I have come to the realisation during my few months in Brasilia, that things I had taken for granted as staple produce, can be really hard to get a hold of here. Everytime you move to a new country, you expect there to be differences and you may not always be able to get hold of that specific brand or that seasonal vegetable- but I naively thought when it came to fresh produce it was pretty much standard across the board in all developed society – I was wrong!
Its almost impossible to get hold of dairy products such as greek yoghurt or even just unsweetened plain yogurt, if you are looking for sour cream – forget it! But most surprisingly to me is how expensive and rare it is to find celery, leeks and fresh mushrooms! The most common type of mushroom you get here is those canned button mushrooms – you know the ones that are already pre-sliced, sitting in briny water and are just disgusting?
I was complaining to my Portuguese teacher about this (in very broken Portuguese of course) and if I understood the conversation correctly there is just no culture for mushrooms here. She didn’t even know you could eat fresh mushrooms and that there are different varieties! The only type of mushroom she had heard about, where the magic kind…..
SO – when I came across fresh button mushrooms in the supermarket last week, that looked semi-OK, I pounced on them! I had no idea what I was going to do with them then, I just knew I had to have them, and quickly before they ran out! I love mushrooms in my pasta with bacon, or even in a mushroom risotto, but as I have pretty much cut out all carbs from my diet this wasn’t an option. Then it struck me, I was going to make beef stroganoff with mushrooms!
I quickly looked up beef stroganoff on the internet – and did not like any of the recipes I found. Some of them called for long cooking times, other called for ingredients I could not get hold of (sour cream!) and then I decided to go old school, to actually look in one of my beautiful cookbooks that seem to just sit in my kitchen as a display rather than actually being used!
My favourite Swedish cookbook came to the rescue “Annas Mat, Stora Kokboken” by Anna Bergenström, a fantastic book where every recipe is solid, simple and delicious. The original recipe does not call for mushrooms, but I added them in nonetheless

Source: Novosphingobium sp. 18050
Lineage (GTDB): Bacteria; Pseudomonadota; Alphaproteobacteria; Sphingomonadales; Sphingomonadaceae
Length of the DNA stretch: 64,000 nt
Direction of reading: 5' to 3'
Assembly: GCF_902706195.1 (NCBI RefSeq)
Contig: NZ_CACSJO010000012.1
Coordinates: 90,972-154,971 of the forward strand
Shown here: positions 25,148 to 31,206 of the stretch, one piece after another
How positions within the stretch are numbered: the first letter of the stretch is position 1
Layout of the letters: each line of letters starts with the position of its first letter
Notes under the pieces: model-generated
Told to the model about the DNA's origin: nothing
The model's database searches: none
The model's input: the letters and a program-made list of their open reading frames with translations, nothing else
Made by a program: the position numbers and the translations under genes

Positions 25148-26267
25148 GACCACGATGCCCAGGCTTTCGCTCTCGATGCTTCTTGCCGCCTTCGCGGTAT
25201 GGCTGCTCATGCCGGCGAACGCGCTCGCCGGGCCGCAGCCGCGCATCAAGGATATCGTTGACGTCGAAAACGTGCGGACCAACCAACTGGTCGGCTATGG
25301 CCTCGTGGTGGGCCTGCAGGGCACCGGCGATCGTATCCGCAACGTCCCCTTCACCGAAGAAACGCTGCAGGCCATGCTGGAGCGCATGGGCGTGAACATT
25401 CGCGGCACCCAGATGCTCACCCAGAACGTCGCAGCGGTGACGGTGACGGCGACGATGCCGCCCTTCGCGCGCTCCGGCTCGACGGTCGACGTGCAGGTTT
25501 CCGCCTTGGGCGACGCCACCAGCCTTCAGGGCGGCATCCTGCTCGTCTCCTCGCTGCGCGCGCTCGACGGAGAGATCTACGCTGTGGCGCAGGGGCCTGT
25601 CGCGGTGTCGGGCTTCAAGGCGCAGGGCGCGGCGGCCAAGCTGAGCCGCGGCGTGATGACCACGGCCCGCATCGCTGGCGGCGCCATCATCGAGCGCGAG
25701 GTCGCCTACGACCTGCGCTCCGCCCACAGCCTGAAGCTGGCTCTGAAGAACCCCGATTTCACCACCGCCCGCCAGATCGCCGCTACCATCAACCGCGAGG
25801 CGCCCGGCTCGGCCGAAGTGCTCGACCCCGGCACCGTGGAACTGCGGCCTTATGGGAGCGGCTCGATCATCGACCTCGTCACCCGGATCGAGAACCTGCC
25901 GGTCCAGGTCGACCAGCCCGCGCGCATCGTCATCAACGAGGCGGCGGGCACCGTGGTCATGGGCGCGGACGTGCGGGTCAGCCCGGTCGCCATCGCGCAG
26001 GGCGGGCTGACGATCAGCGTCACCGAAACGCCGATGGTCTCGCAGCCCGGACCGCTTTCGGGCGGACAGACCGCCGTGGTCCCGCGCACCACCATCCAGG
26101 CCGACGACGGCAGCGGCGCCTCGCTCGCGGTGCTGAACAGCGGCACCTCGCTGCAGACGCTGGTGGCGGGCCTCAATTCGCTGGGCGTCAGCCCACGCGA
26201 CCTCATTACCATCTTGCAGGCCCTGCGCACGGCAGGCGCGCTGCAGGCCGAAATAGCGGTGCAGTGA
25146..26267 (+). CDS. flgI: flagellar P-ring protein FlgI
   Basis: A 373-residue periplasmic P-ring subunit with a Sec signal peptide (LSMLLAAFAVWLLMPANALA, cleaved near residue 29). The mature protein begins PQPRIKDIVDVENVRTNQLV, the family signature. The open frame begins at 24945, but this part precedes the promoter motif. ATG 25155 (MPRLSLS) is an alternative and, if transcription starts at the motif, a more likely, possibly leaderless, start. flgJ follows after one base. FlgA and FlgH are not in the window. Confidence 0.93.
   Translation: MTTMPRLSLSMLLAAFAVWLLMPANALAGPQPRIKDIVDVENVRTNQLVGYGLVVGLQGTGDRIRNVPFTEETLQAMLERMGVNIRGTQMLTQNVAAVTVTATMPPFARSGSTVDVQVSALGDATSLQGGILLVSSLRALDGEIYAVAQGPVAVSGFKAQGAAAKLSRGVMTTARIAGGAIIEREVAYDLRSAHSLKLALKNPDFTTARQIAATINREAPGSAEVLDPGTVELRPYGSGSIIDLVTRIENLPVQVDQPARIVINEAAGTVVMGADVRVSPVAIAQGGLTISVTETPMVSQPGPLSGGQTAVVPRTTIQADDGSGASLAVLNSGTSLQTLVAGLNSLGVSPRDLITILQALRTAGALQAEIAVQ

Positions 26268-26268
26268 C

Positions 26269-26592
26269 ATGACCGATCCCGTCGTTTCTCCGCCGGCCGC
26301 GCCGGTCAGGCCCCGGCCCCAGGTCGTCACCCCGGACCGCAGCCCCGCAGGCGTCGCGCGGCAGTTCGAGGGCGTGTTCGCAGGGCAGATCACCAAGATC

Beef Stroganoff – for 4 ppl
- 4 large yellow onions (ca 750g), roughly chopped
- 2 tblsp of butter and or oil
- 200g button mushrooms, quartered (optional)
- 400g topside beef (or any lean beef that does need a long cooking time) cut into strips,
- 2 – 3 tblsp of mild paprika powder
- 1 beef bouillon cube
- 2 tblsp flour
- 200 – 300 ml water
- 100 – 150 ml cream
- 3 – 4 tblsp tomato pure
- 1 tsp Italian style dried herbs (I used oregano)
- tabasco (optional)
- 1/5 lemon
- Parsley, chopped (generous portion)
In a little butter and oil fry the onions until they are cooked through, then put aside. (If you are using mushrooms do the same, and once they are cooked through, put aside.)
In batches brown the beef. Once all the beef strips are nicely browned, put the rest of the beef, onion and mushrooms back into the pan and mix them together.
Then sprinkle the powdered paprika over and let it fry for a few moments. Add the flour and mix well. Then add the water and cream and stir, making sure you scrape the surface of the pan loosening all the brown bits on the bottom and sides of the pan (that is where a lot of the flavour is!).
Plopp in the tomato pure and the beef cube and stir, once beef cube has melted add the dried herbs. Put the lid on and cook for 10 minutes (or if you have really thick strips 15-20 minutes)
Once it is ready, add a little tabasco if you like to kick it up a bit and squeeze in the juice of 1.5 a lemon. I would taste my way forward here with with the tabasco and the lemon until you get the right balance.
Turn off the heat and finally sprinkle in the parsley and mix it into the dish. Serve with white rice or pasta – however if you are looking to cut down your carb intake like me, you can eat it with fried cabbage cut into thin strips which acts like pasta (maybe doesn’t sound as appetising, but it really is very good!)
However you decide to serve it – enjoy :)